Social prescribing of community urban food growing: transforming citizen health, neighbourhoods and futures
Hosted by Elizabeth Westaway with social and community farm projects.
There has been a huge rise of interest in social prescribing across the UK and particularly within the northern context. The NHS defines social prescribing as a type of personalised care, with people having choice and control over the way their care is planned and delivered, based on what matters to them and their individual strengths and needs.
This is a major shift in how people, professionals and the healthcare system interact, putting the patient at the centre of their care and their community.
People are referred to a link worker who connects them to groups and activities in the community that can offer support.
Social prescribing acknowledges that people’s health is determined by a range of socio-ecological factors, and tries to address their needs more broadly. By supporting people to take greater control of their own health, instead of being prescribed medication, social prescribing is an effective way of alleviating different health conditions.
Social prescribing of community urban food growing has gained traction over the last few years as an effective intervention for improving people’s physical and mental health, and emotional well-being, with numerous studies supporting this.
The combination of getting outside, being re-connected with nature, meeting new people, making friends, growing seasonal fruit and vegetables, having a purpose, developing a sense of community and belonging, and sharing a healthy, nutritious meal together all have positive benefits for patients and local people. Community urban food growing can also provide learning opportunities, empower people, support grassroots activism and is increasingly being adopted in urban agriculture.
This session showcased several social prescribing of community urban food growing projects, shared lessons learned and potential for replication; transforming citizen health, neighbourhoods and futures. Projects showcased included: the Royal Horticultural Society’s new garden (Salford), Northern Roots (the UK’s largest Urban Farm) (Oldham), Horton Community Farm (Bradford) and Woodlands Community Development Trust (Glasgow).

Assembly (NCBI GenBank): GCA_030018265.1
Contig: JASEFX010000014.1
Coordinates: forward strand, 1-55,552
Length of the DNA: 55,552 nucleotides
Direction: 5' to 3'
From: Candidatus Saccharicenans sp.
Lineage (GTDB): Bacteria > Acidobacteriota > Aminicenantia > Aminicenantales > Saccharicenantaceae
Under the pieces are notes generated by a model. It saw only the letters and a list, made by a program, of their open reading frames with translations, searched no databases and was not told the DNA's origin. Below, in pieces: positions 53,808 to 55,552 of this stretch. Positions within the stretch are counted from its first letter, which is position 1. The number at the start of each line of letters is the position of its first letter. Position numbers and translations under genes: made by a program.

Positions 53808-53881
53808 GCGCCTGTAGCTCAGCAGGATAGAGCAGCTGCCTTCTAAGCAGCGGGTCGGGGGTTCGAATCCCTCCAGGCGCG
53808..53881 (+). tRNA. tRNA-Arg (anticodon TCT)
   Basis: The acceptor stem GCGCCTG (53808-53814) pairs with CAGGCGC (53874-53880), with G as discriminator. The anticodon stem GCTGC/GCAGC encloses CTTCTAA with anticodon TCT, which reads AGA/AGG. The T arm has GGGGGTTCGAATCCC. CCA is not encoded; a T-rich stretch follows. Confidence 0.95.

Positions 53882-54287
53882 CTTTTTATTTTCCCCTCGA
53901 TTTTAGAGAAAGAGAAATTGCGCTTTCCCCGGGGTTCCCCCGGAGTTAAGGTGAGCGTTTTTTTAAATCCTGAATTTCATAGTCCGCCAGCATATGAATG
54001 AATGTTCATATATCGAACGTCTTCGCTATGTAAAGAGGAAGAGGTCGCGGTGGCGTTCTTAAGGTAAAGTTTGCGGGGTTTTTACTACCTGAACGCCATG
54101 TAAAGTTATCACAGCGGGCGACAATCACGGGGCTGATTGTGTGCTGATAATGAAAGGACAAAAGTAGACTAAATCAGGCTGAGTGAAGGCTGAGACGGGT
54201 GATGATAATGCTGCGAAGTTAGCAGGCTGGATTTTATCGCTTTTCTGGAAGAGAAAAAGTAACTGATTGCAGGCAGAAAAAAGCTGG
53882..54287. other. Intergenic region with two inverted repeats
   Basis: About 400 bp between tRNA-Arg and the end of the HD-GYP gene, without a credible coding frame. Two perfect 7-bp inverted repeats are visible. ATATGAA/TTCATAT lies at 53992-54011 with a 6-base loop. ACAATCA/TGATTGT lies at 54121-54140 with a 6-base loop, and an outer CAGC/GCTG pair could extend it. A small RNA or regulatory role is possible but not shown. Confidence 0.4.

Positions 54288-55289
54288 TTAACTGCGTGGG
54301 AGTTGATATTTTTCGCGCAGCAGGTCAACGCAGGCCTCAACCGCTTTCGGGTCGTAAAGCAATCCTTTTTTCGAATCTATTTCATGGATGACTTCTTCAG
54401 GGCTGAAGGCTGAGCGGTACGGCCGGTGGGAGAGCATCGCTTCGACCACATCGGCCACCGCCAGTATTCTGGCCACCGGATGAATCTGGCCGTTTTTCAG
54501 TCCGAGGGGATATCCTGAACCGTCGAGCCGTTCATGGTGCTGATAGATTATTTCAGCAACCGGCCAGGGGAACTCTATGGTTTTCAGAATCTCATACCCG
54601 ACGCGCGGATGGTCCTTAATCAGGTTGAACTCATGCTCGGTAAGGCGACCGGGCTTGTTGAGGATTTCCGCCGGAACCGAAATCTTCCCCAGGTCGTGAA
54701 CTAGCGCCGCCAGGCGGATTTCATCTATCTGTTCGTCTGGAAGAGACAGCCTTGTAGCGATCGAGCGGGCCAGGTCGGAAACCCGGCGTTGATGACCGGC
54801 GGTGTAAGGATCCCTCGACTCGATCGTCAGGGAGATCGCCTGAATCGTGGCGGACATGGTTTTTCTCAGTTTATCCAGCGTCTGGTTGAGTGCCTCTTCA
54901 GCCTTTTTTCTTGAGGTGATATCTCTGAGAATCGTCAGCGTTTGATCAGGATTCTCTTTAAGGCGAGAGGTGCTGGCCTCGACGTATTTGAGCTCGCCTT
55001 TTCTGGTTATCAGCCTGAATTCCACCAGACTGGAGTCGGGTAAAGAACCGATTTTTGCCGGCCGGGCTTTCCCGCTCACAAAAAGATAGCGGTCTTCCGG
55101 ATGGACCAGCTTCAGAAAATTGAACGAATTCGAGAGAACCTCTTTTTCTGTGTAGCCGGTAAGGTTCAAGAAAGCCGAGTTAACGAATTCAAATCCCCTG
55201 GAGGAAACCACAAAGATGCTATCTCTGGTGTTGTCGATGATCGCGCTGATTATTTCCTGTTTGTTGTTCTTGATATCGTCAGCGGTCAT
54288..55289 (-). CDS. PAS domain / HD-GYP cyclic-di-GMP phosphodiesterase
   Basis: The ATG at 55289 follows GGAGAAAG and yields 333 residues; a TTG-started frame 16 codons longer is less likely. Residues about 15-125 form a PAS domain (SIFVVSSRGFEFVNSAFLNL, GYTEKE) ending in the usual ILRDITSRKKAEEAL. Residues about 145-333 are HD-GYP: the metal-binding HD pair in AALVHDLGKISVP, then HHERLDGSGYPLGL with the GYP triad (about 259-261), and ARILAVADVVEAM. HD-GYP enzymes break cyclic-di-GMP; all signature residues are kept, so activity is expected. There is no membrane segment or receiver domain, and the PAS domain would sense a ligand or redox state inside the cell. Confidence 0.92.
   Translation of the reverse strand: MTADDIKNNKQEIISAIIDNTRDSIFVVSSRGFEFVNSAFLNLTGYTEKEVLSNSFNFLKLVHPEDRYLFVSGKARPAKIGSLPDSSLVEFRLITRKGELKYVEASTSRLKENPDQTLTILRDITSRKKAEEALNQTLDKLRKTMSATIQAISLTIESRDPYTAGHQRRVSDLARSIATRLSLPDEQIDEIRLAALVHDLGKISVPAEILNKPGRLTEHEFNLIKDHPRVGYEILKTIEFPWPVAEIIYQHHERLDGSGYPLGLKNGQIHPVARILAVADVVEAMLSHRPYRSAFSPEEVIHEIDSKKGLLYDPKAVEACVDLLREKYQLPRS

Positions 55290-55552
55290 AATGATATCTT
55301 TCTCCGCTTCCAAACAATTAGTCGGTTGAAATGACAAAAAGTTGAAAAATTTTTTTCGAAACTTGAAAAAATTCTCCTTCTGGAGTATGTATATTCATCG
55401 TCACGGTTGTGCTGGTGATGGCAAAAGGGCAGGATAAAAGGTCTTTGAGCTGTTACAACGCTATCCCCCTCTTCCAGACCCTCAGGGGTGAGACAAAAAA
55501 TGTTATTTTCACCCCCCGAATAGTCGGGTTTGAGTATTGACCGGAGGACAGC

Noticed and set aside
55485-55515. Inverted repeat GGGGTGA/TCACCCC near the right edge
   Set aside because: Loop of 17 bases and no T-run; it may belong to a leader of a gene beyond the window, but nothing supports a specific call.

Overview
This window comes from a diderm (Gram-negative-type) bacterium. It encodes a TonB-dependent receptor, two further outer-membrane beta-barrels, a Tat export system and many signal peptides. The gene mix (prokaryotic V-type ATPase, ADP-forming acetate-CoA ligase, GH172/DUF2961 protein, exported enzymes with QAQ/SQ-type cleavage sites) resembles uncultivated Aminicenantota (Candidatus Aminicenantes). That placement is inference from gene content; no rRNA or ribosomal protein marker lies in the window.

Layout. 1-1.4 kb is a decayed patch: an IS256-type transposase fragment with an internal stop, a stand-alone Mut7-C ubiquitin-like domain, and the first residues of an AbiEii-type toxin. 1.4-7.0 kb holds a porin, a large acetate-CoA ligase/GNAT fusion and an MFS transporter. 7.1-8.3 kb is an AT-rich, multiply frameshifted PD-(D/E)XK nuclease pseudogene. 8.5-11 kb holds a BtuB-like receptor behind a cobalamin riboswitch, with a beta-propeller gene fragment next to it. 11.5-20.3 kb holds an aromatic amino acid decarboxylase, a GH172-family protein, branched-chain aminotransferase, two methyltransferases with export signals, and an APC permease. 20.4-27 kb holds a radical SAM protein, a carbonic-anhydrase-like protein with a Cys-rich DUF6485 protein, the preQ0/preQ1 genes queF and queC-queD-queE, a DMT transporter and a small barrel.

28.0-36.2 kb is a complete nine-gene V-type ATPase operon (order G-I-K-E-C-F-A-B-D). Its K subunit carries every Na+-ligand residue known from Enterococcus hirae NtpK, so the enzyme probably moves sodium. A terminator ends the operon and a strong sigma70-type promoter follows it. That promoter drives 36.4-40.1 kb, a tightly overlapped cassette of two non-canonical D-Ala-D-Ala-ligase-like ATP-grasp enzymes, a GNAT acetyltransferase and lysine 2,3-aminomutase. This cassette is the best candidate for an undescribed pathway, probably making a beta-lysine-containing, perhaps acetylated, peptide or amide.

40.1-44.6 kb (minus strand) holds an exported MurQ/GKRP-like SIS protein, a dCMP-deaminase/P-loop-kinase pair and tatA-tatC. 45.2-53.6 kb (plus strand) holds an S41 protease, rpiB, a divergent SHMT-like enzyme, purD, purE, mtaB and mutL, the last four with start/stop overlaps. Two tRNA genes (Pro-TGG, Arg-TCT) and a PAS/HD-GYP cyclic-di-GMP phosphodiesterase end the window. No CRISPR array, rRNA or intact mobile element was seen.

Dr Michael Hardman, an urban geographer, co-leads the Salford Care and Urban Farm Hub. He has research interests in radical green infrastructure interventions and local food growing, and its impact on communities.
Dr Elizabeth Westaway is an international public health and nutrition specialist, who has worked as a practitioner, researcher and consultant in academia, NGOs and the UN on health, nutrition, food security and agriculture projects in emergency and development contexts of sub-Saharan Africa and Asia. She has a PhD in International Development from the University of East Anglia, and was formerly on the steering group of People Food Power and Nottingham Good Food Partnership. Her current research interests are food quality, social prescribing and regenerative healthcare.
Dr Michelle Howarth leads the University of Salford’s Social Prescribing Hub, sits on the National Social Prescribing Network and works with Greater Manchester Natural Capital exploring evidence-based approaches.
Charlie Gray is a Director, and Community and Training Coordinator at Horton Community Farm Cooperative Ltd, ‘a LAND Permaculture centre for food growing and community resilience’ in Bradford City Centre. She has worked there for over ten years, developing their programmes. The farm works across five strands: education, wildlife, therapy, volunteering and food growing. She has designed, fundraised for and delivered numerous pilot projects for the cooperative, working with partner organisations, offering services to the local community. Projects include forest schools and outdoor education, horticultural therapy and the recent ‘Mindfulness Garden’, now working to consolidate commissioned services with commissioners, GPs and Social Prescribers.
Tim Cowen has worked in the voluntary sector for over 25 years. Since 2011 he’s been the manager for Woodlands Community Development Trust, a Glasgow-based environmental charity. Here he’s overseen the development of their highly successful community garden and community café, as well as the creation of Woodlands Workspace, a community building and events space. During the COVID-19 pandemic, Woodlands Community have expanded their front-line services, with an increased focus on mental health and well-being. Tim has a Law degree and Masters in Welfare Law. Later this year, he will be self-publishing his first novel ‘Banquet of the Beasts.’
You can read a blog post about the outcomes of the session here.